Full-Fat Foods Proven Healthy

Full-Fat is Better For You

Full Fat Found Healthy
Full Fat Foods are Part of a Healthy Diet. 4kodiak/Getty Images

Fatty foods have taken a beating for too long. Recent studies are shedding a clearer light on full-fat not being the demon originally thought. When a media whistle goes off to “bad rap” a food item there are plenty of companies ready to provide a miracle replacement. These are typically preservative filled products lower in fat, sugar, salt, and even no calories.

There is a famous quote from author Rory Freedman that goes “Whenever you see the words "fat-free" or "low-fat," think of the words "chemical sh*t storm.”  This pretty much sums up how full-fat is better for you, but it's also important to remember fat should not make up more than 30% of your daily nutritional intake. 

We can breathe easier, put away full-fat fears and enjoy the real deal to supply our nutrients and maintain a lean body. 

Full-Fat Dairy

dairy products
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Full-fat dairy has been a current research topic for health benefits. Exciting feedback from eighteen observational studies has indicated “that total dairy intake does not contribute to cardiovascular disease incidence or death.”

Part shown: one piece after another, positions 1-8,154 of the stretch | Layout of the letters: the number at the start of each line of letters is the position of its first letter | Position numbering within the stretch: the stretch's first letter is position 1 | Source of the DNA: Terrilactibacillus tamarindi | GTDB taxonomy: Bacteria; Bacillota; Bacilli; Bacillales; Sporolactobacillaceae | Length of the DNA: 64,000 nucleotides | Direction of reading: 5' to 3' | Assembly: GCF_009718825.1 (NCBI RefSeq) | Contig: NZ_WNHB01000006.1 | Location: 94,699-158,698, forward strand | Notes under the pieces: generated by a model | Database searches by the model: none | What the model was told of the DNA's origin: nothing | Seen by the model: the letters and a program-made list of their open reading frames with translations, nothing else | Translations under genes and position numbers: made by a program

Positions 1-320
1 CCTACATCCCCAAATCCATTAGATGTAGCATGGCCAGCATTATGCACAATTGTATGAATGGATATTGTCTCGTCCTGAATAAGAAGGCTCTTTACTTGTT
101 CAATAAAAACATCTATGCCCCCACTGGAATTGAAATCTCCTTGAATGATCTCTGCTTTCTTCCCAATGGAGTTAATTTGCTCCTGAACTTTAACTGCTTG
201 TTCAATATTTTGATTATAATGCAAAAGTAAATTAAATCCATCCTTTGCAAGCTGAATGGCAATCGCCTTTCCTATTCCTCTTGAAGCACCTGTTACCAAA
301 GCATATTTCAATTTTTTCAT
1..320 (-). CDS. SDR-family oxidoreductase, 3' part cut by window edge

Milk, cheese and yogurt are rising to the top as contributors to a “potential protective effect on risk of cardiovascular disease.” The Luxembourg study examined 1352 participants and collection of cardiovascular health scores (CHS). Participants showed significantly higher values when consuming full-fat dairy products at least 5 times per week.

Other positive findings included maintaining a normal body mass index (BMI) and being able to stick to healthy eating practices. The Scandinavian Journal of Primary Health Care related high intakes of dairy fat to lower risks of central obesity. More research is ongoing to nail down specifics but the great news so far is full-fat milk still does a body good!

Real Butter

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Pass the butter because full-fat is back. Butter has been whipped in more ways than one and wrongly accused of being unhealthy. Recent studies are revealing health benefits linked to this full-fat stick of heaven and consumer butter purchase is on the rise once again.